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Scottish National Dictionary (1700–)

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First published 1960 (SND Vol. V). Includes material from the 1976 and 2005 supplements.
This entry has not been updated since then but may contain minor corrections and revisions.

JOCO, adj. Also jocoe, jocko; jaco (Ayr. 1919 T.S.D.C. III.); ¶jacoo; jiko (Ags. 1894 J. B. Salmond Bawbie Bowden (1922) 145); jecko; ¶jecove (Uls. 1931 Northern Whig (11 Dec.) 13). [dȝə′ko:] Jovial, merry, cheerful, pleased with oneself. Gen.(exc. I.)Sc.; “often said of persons exhilarated by drink” (Rxb. 1923 Watson W.-B., 1942 Zai). Also phr. to be quite joco, to be easy and indifferent (Arg.1 1930).m.Lth. 1857 Misty Morning 248:
We gaed sidey-for-sidey through the park quite jacoo.
Ayr. 1887 J. Service Dr Duguid 167:
Getting a hue of toddy when we gaed hame to the hottle, we were quite joco owre the auld-time cracks.
wm.Sc. 1904 H. Foulis Erchie xix.:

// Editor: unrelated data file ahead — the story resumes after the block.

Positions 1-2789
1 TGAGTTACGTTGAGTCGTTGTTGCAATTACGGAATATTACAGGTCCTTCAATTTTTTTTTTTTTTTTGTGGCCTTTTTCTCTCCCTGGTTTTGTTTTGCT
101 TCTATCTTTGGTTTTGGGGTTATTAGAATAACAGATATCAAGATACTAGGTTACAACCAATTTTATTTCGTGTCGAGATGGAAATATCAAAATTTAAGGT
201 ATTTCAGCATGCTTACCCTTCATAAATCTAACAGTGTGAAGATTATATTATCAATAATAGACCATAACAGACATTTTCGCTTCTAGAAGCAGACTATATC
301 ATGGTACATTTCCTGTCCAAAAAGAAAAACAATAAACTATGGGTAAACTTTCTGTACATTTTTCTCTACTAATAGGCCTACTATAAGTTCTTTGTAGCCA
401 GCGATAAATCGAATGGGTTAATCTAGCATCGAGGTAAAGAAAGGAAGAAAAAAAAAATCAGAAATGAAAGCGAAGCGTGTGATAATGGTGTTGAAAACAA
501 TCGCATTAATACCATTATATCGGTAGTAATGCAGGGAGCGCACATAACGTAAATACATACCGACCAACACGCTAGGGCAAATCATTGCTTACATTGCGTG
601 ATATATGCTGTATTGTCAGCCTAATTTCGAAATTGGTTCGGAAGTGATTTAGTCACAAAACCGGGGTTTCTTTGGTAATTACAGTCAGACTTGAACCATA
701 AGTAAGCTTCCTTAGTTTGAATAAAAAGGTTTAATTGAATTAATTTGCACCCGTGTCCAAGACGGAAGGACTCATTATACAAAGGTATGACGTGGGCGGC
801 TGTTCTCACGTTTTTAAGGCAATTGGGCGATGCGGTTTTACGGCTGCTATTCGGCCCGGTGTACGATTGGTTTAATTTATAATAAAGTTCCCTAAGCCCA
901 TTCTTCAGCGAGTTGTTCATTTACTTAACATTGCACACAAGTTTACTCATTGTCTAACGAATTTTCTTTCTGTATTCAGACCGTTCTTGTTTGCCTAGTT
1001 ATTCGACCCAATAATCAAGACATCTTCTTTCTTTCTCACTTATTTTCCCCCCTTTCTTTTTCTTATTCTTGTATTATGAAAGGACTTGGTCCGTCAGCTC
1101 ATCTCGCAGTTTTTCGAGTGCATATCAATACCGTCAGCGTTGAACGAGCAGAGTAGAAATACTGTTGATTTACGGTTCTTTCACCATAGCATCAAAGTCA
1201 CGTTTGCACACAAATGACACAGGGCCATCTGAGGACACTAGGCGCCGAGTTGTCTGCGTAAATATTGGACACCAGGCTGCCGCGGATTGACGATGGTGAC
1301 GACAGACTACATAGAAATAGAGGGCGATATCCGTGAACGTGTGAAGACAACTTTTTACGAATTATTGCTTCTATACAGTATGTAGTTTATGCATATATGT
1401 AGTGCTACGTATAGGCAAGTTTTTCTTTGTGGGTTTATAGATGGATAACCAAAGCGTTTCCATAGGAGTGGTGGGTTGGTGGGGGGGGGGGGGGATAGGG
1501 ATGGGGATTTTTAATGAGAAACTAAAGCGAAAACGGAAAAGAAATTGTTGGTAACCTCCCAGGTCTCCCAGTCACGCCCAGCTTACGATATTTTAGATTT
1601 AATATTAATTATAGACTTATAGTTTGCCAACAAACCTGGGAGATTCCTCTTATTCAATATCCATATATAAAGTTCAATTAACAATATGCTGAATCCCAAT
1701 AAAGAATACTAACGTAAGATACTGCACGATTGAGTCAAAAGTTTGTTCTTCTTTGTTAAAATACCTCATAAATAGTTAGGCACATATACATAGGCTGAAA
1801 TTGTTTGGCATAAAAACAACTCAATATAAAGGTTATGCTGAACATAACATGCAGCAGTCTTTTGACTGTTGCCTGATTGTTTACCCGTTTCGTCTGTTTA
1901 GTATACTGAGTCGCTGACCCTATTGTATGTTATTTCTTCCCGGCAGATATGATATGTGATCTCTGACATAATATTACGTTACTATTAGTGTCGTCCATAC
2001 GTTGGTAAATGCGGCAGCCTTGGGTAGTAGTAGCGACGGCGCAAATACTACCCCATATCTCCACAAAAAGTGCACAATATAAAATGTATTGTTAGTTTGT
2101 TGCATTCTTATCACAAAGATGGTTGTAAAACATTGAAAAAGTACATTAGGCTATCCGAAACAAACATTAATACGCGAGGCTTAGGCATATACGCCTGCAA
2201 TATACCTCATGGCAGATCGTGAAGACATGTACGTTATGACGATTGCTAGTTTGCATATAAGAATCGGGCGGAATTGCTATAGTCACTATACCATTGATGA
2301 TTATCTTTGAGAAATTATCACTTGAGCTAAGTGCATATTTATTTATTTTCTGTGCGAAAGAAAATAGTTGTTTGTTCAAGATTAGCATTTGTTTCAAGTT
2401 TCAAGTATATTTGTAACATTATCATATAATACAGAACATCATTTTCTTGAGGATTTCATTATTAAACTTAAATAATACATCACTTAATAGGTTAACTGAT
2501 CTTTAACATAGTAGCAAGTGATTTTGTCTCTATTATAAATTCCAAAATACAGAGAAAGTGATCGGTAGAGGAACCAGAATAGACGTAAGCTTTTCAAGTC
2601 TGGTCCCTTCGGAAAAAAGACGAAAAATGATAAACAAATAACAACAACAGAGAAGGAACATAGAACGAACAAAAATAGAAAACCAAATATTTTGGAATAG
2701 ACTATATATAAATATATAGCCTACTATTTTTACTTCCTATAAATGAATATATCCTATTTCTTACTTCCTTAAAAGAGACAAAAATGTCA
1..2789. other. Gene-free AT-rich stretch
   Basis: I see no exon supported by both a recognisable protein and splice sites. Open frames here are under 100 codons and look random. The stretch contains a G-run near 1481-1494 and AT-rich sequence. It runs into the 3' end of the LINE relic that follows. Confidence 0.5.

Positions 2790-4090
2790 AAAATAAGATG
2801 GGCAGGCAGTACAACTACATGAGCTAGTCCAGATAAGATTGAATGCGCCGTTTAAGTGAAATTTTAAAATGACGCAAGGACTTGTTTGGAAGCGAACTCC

He . . . was sittin' there as joco as ye like in his stockin' soles.
Lth. 1914 C. P. Slater Marget Pow 120:
He appeared, quite joco, about tea-time.
Rxb. 1923 Watson W.-B.:
“They're unco joco” (said of a married man paying attention to a spinster).
Bnff. 1924 Swatches o' Hamespun 35:
“You twa are unco joco; fat's on the go? . . . Annie has promised to be my wife.”
m.Sc. 1958 F. Urquhart Dying Stallion (1967) 114:
With Maggie sitting fair jecko in the sidecar.
m.Sc. 1999 John Milligan Fifteen Scots Poems 12:
Onyway, there he was, quite jocko, stiff as a stookie
Fixed in a commanding place in the majestic sky
Like a visiting airy-plane in a small vista of Princes Street.

[Reduced form of Eng. jocose.]

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"Joco adj.". Dictionary of the Scots Language. 2004. Scottish Language Dictionaries Ltd. Accessed 20 Jun 2024 <http://www.dsl.ac.uk/entry/snd/joco>

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